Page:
Those of us who enjoyed Match Point had to overlook the fact that its second half was lifted from an earlier Woody Allen film, the superior Crimes and Misdemeanors. Nowadays, it is sounding like Allen is repeating himself again.

Yanks 6, D-Rays 0

Two-hit shutout courtesy of Wang--and speaking of shutout, I was prevented from watching.

I miss the glory days of the late nineties and early aughts, when 38 games combined against the D-Rays and Orioles was a quick 28-10, minimum. Oh well.

Friday, July 28, 2006

Another Friend of Bill

Via Taranto (third item) another nauseating self-congradulatory piece by a former Clinton official--in this case, Warren Christopher.

Regarding the Middle East, I give President Clinton credit for the 2000 Camp David II talks that broke down, because it provided what should have been a moment of clarity for everyone. Yassir Arafat, who not only turned down, but contemptuously turned down, the best possible deal the PLO was ever going to get (all of Gaza, 95% of the West Bank, portions of East Jerusalem) thoroughly discredited himself as an honest broker and gave the Israelis just cause to throw up their hands and walk away.
As Taranto makes clear, everything else about the Clinton administration in that region of the world smacks of kicking the can down the road.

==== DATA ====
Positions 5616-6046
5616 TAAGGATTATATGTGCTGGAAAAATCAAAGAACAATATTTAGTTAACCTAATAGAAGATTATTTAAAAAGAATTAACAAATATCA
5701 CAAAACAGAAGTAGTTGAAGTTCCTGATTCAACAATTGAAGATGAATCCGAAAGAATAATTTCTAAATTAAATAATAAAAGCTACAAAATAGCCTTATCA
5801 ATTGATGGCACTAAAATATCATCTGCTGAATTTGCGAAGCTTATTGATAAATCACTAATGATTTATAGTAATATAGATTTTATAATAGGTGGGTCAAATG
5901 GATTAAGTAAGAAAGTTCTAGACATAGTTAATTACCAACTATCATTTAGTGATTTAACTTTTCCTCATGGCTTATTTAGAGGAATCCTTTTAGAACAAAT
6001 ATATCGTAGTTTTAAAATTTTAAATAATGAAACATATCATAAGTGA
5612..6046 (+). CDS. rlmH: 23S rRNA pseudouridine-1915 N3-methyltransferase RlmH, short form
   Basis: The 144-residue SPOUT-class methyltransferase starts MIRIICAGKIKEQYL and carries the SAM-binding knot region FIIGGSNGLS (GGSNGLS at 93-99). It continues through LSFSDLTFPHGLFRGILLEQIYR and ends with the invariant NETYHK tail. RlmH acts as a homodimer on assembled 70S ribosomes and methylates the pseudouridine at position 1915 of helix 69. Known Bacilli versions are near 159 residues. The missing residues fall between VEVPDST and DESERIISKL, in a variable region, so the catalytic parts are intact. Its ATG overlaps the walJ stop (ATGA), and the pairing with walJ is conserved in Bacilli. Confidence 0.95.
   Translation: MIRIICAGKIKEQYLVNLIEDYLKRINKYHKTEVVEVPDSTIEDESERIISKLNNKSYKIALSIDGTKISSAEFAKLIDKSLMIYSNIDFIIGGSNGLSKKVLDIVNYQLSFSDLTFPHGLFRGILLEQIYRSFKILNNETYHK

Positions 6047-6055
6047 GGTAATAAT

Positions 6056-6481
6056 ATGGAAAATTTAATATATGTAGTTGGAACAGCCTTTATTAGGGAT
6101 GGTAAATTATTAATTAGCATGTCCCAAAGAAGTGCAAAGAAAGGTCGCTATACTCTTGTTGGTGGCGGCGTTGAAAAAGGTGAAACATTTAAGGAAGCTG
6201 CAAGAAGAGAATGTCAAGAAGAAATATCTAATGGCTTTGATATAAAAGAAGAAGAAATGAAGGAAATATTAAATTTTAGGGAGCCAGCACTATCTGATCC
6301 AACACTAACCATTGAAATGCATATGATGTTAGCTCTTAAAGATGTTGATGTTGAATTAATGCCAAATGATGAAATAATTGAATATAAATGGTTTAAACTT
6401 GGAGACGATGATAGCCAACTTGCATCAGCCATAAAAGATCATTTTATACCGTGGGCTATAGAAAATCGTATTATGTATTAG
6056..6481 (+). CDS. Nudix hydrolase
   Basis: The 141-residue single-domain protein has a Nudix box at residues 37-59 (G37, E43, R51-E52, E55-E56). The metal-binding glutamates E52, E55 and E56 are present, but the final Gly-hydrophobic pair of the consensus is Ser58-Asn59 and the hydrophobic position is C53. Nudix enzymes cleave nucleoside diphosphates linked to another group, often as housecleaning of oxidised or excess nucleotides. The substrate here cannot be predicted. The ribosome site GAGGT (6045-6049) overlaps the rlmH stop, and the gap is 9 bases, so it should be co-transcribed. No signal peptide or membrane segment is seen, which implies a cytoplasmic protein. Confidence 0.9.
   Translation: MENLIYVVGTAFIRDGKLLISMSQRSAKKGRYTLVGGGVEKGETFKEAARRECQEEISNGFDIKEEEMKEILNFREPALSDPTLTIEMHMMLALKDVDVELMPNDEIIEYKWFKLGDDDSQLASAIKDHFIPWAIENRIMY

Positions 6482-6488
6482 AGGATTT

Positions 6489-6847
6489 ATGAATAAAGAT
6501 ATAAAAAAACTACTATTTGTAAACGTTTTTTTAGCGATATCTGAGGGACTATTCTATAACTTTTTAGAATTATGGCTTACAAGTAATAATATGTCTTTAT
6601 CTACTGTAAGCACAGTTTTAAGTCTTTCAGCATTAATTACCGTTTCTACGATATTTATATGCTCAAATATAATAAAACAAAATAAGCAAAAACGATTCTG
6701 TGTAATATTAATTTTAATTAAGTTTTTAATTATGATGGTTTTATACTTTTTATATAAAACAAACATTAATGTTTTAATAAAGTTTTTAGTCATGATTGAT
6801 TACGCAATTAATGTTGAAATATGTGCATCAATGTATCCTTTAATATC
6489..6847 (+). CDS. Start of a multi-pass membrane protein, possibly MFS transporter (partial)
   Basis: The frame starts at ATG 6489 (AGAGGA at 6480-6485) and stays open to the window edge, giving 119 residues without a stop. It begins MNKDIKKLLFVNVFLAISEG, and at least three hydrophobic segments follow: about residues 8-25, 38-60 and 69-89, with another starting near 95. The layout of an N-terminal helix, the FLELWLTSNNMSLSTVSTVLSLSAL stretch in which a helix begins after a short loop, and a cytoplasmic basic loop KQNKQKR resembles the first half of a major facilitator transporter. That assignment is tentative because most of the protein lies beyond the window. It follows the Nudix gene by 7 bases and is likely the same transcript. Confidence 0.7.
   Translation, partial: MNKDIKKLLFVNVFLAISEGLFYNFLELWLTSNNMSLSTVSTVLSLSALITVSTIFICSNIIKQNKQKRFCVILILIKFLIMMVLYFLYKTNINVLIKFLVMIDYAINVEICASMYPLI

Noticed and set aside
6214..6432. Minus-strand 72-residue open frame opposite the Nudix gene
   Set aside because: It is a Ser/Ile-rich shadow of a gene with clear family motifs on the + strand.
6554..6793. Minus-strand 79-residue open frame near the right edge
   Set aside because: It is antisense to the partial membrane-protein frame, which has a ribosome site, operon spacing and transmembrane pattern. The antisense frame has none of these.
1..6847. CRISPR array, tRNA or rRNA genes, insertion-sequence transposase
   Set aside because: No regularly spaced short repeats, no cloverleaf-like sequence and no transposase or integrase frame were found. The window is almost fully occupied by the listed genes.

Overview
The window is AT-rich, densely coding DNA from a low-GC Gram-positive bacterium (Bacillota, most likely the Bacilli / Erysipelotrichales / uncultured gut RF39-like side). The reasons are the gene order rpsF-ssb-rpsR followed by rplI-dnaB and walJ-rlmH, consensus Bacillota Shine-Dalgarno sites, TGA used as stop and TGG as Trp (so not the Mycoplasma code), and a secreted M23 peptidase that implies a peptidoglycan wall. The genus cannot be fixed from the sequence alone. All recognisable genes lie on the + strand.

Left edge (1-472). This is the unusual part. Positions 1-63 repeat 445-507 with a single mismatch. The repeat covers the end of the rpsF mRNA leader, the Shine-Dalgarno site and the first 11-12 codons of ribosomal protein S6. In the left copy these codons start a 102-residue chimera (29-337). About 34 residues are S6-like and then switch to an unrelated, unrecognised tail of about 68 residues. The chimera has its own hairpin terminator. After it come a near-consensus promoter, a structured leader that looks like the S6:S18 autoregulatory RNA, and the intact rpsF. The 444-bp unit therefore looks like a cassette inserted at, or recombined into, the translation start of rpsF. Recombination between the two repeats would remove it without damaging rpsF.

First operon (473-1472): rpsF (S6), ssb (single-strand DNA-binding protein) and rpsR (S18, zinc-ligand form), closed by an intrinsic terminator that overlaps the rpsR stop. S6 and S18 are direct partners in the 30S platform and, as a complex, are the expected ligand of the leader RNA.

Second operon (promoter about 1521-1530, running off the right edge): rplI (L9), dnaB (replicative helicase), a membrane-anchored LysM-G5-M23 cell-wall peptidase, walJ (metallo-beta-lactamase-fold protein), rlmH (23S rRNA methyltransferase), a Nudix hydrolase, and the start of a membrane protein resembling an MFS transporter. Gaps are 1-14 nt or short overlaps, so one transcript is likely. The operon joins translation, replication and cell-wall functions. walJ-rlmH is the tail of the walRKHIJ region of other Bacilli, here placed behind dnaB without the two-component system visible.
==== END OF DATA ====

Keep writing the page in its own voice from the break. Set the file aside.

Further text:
Bill Clinton taking credit for peace in the Middle East is like James Buchanan taking credit for avoiding the Civil War.


Two of my favorite writers--Victor Davis Hanson and Charles Krauthammer--approach the Israel conundrum from opposite ends today. Hanson approaches the matter rhetorically:

“Disproportionate” means that the Hezbollah aggressors whose primitive rockets can’t kill very many Israeli civilians are losing, while the Israelis’ sophisticated response is deadly against the combatants themselves. See “excessive.”

Anytime you hear the adjective “excessive,” Hezbollah is losing. Anytime you don’t, it isn’t.

“Eyewitnesses” usually aren’t, and their testimony is cited only against Israel.

“Grave concern” is used by Europeans and Arabs who privately concede there is no future for Lebanon unless Hezbollah is destroyed — and it should preferably be done by the “Zionists” who can then be easily blamed for doing it.

While Krauthammer's take is more historical:

The word that obviates all thinking and magically inverts victim into aggressor is "disproportionate," as in the universally decried "disproportionate Israeli response."

When the United States was attacked at Pearl Harbor, it did not respond with a parallel "proportionate" attack on a Japanese naval base. It launched a four-year campaign that killed millions of Japanese, reduced Tokyo, Hiroshima and Nagasaki to a cinder, and turned the Japanese home islands to rubble and ruin.